Security experts say Ukraine’s request to shut down Russian domains could hurt civilians

The request to ICANN would have the effect of making Russian emails and websites unreachable from the outside and make it harder for Russians to reach the outside internet. sign
A detail of the logo of Russian internet company in Moscow. (Photo by KIRILL KUDRYAVTSEV/AFP via Getty Images)

Ukrainian officials sent an urgent request Monday to the nonprofit that stewards domain and IP systems key to the global internet, but security experts are warning that it’s not as simple as it looks.

Ukraine asked the Internet Corporation for Assigned Names and Numbers (ICANN) to shut down Russian top-level domains — such as those with the .ru country code — in response to Russia’s use of the internet as a key attack surface for both information operations and cyberattacks.

ICANN has not yet responded to the request, Andrii Nabok, head of the expert group for the development of fixed broadband at Ukraine’s Ministry of Digital Transformation and Ukraine’s representative to ICANN, confirmed in an email to CyberScoop.

The email, first reported by Rolling Stone, presses ICANN to “revoke, permanently or temporarily” Russian domains, revoke identification certificates for the domains and shut down DNS root servers in the Russian Federation.


Cumulatively, the requests would have the effect of making Russian emails and websites unreachable from the outside and make it harder for Russians to reach the outside internet, Bill Woodcock, executive director of the security nonprofit Packet Clearing House, explained in a Twitter thread.

Moreover, it could make Russian civilians more vulnerable to attackers intercepting traffic such as passwords, tweeted Woodcock, who first spotted the email Monday evening.

Other security experts also expressed concerns about the request from Ukraine.

“It’s the complete opposite of what we need,” security researcher Runa Sandvik told CyberScoop. “We should make sure that the Russian people are seeing what is happening and what their government is doing.”

“ICANN and the Internet community must reject calls for it to misuse its administration of the DNS root zone for political and military purposes,” tweeted the Internet Governance Project, a global internet research nonprofit based at the Georgia Institute of Technology.


Ukrainian officials argue that the action is necessary to shut down Russian propaganda.

“These atrocious crimes have been made possible mainly due to the Russian propaganda machinery using websites continuously spreading disinformation, hate speech, promoting violence and hiding the truth regarding the war in Ukraine,” Ukraine’s representative to ICANN wrote in an email. “Ukrainian IT infrastructure has undergone numerous attacks from the Russian side impeding citizens’ and government’s ability to communicate.”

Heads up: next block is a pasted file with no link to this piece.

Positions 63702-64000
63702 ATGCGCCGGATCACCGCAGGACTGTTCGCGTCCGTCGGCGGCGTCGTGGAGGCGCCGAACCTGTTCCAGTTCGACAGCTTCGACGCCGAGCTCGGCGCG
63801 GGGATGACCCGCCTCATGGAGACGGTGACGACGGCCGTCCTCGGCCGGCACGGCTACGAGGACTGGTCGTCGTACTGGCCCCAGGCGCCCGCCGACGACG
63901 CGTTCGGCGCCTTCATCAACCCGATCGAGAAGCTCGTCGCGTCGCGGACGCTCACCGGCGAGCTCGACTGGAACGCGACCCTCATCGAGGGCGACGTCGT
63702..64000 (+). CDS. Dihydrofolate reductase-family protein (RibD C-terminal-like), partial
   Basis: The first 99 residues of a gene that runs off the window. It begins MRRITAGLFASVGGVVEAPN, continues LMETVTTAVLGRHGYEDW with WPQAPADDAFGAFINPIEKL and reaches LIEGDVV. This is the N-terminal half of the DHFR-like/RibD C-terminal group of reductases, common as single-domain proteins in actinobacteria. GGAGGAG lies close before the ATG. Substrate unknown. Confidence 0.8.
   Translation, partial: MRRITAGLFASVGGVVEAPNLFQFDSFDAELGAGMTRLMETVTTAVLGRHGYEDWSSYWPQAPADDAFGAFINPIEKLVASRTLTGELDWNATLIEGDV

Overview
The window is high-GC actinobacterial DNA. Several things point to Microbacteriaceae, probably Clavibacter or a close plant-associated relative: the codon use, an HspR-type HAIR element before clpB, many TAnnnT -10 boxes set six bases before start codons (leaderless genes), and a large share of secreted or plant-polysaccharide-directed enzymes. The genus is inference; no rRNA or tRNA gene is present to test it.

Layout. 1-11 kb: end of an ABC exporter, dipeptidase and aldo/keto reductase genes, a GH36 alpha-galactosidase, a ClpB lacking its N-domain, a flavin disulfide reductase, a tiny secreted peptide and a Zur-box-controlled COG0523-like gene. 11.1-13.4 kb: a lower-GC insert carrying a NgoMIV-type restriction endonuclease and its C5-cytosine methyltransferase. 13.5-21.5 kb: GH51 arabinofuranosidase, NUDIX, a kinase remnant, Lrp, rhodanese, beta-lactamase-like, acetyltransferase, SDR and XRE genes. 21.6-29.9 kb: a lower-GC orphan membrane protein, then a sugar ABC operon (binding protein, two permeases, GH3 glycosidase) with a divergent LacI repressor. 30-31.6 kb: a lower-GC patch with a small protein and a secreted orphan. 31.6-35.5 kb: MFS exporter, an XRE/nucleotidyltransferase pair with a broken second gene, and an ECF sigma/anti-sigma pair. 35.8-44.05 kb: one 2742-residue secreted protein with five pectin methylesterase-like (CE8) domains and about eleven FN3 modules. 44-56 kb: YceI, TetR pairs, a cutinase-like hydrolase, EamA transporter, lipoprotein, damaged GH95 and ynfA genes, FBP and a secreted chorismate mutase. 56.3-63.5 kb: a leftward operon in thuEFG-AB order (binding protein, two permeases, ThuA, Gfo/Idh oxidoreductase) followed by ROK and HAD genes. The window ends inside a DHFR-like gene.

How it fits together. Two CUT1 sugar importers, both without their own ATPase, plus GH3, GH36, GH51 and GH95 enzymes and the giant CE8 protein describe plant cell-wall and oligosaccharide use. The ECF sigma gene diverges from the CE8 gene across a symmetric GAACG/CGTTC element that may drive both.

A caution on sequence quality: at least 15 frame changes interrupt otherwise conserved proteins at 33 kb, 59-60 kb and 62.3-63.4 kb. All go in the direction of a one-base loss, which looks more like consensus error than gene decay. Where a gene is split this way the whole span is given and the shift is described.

It’s unclear if ICANN has responded to the request, though as of Tuesday the Internet in Russia appears to remain intact. ICANN did not immediately respond to a request for comment from CyberScoop.

The Russian government has in recent years worked on developing a national Internet that could work even if it was cut off from the rest of the world. A move by ICANN to shut the country off from the Internet could bolster political justifications for the project.

“It certainly plays into this argument that ‘yes, we need our own internet and we need to block Facebook and Twitter and the West is evil,'” Sandvik said.


In an effort to stop the spread of Russian propaganda, some American tech companies including Google, Facebook and have taken steps including labeling Russian state media and demonetizing it from advertising revenue. But “there’s a big difference between not distributing content from Russian states and taking any action that would prevent the Russian internet,” Sandvik said.

Russia declared war against Ukraine on Feb. 24., 2022. Before, during and after the military campaign began, the CyberScoop staff has been tracking the cyber dimensions of the conflict.

This story was featured in CyberScoop Special Report: War in Ukraine

Tonya Riley

Written by Tonya Riley

Tonya Riley covers privacy, surveillance and cryptocurrency for CyberScoop News. She previously wrote the Cybersecurity 202 newsletter for The Washington Post and before that worked as a fellow at Mother Jones magazine. Her work has appeared in Wired, CNBC, Esquire and other outlets. She received a BA in history from Brown University. You can reach Tonya with sensitive tips on Signal at 202-643-0931. PR pitches to Signal will be ignored and should be sent via email.

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